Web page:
Abstractive Text Summarization Using Sequence-to-Sequence RNNs and Beyond

02/19/2016 ∙ by Ramesh Nallapati, et al. ∙ ibm Université de Montréal 0

In this work, we model abstractive text summarization using Attentional Encoder-Decoder Recurrent Neural Networks, and show that they achieve state-of-the-art performance on two different corpora. We propose several novel models that address critical problems in summarization that are not adequately modeled by the basic architecture, such as modeling key-words, capturing the hierarchy of sentence-to-word structure, and emitting words that are rare or unseen at training time. Our work shows that many of our proposed models contribute to further improvement in performance. We also propose a new dataset consisting of multi-sentence summaries, and establish performance benchmarks for further research.



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1 Introduction

Abstractive text summarization is the task of generating a headline or a short summary consisting of a few sentences that captures the salient ideas of an article or a passage. We use the adjective ‘abstractive’ to denote a summary that is not a mere selection of a few existing passages or sentences extracted from the source, but a compressed paraphrasing of the main contents of the document, potentially using vocabulary unseen in the source document.

This task can also be naturally cast as mapping an input sequence of words in a source document to a target sequence of words called summary. In the recent past, deep-learning based models that map an input sequence into another output sequence, called sequence-to-sequence models, have been successful in many problems such as machine translation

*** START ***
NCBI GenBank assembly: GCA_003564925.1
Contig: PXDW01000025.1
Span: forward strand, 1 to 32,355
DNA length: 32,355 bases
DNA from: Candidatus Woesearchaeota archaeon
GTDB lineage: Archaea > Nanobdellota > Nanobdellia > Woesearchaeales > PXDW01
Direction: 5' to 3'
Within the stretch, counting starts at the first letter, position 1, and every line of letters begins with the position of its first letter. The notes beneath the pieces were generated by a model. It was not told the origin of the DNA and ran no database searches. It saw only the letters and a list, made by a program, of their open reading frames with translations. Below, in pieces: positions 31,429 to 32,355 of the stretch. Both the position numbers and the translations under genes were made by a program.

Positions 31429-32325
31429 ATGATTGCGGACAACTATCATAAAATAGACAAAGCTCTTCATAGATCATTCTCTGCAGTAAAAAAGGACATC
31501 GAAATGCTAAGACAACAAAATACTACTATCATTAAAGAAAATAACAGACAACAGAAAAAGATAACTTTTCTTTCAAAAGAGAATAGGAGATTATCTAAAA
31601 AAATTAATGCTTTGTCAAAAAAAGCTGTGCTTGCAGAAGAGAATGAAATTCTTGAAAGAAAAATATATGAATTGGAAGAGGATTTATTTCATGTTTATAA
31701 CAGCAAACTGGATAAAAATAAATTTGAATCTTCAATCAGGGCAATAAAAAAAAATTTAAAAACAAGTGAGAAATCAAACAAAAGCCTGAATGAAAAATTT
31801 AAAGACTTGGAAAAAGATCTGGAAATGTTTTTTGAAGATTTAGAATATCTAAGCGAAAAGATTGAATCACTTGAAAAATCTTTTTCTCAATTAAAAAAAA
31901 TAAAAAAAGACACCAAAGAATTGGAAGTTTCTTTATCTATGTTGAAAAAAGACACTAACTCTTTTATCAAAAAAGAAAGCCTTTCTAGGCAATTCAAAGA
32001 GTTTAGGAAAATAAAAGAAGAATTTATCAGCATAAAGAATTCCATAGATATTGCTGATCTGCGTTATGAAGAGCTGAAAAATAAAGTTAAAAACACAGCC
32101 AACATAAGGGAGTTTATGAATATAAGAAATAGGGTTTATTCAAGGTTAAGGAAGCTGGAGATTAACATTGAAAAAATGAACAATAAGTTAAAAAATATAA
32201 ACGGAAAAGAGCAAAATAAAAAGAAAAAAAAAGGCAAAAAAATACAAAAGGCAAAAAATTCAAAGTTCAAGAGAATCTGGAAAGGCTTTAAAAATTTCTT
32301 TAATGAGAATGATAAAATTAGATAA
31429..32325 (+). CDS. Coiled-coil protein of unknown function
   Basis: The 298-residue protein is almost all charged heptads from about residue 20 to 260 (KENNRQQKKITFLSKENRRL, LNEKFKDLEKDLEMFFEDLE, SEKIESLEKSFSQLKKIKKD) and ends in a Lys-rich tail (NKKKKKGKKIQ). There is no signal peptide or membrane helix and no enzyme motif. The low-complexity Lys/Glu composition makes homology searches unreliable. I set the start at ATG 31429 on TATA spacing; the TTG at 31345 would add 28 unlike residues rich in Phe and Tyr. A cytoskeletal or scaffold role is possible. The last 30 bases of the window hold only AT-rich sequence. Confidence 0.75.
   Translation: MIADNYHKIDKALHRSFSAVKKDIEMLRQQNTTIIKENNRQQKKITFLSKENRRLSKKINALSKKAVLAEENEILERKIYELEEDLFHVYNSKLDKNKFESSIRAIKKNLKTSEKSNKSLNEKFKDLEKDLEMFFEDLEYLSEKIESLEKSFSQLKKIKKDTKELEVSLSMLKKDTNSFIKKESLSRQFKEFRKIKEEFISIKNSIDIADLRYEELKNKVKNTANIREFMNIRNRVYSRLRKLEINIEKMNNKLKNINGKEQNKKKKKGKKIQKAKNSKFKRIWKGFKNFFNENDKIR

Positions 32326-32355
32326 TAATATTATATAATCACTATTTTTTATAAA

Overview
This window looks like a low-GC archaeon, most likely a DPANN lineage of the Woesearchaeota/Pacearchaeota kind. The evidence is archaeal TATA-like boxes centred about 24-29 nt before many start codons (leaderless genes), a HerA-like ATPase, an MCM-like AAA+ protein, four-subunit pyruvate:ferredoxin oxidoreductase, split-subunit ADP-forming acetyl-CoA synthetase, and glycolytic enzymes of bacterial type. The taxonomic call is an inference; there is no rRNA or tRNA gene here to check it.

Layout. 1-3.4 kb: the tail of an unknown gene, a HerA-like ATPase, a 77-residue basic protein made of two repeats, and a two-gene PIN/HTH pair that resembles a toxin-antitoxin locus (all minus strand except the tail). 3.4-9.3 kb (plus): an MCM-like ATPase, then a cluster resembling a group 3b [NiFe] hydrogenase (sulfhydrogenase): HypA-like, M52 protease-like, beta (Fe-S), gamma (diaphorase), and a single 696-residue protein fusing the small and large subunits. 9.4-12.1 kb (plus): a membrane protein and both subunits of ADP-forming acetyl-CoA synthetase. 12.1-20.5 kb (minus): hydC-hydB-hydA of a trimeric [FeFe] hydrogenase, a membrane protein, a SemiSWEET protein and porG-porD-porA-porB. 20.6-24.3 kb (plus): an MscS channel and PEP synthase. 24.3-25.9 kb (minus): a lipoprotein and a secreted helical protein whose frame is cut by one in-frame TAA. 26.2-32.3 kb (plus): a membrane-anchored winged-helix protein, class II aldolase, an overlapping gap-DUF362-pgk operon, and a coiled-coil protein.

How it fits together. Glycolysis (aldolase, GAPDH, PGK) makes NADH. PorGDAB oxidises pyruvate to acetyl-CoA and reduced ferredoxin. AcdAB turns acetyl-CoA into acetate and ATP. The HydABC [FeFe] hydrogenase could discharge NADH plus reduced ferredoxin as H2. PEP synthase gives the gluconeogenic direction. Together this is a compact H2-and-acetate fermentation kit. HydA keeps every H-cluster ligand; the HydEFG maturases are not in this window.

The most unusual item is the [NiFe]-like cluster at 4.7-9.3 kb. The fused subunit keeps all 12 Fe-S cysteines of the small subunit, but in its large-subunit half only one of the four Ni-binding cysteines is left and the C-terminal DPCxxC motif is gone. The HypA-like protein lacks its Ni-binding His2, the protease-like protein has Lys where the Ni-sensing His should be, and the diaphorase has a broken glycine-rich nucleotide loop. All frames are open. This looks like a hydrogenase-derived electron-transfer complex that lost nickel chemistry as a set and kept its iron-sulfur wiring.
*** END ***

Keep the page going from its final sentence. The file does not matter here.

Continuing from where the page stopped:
[Bahdanau et al.2014], speech recognition [Bahdanau et al.2015] and video captioning [Venugopalan et al.2015]. In the framework of sequence-to-sequence models, a very relevant model to our task is the attentional Recurrent Neural Network (RNN) encoder-decoder model proposed in nmt, which has produced state-of-the-art performance in machine translation (MT), which is also a natural language task.

Despite the similarities, abstractive summarization is a very different problem from MT. Unlike in MT, the target (summary) is typically very short and does not depend very much on the length of the source (document) in summarization. Additionally, a key challenge in summarization is to optimally compress the original document in a lossy manner such that the key concepts in the original document are preserved, whereas in MT, the translation is expected to be loss-less. In translation, there is a strong notion of almost one-to-one word-level alignment between source and target, but in summarization, it is less obvious.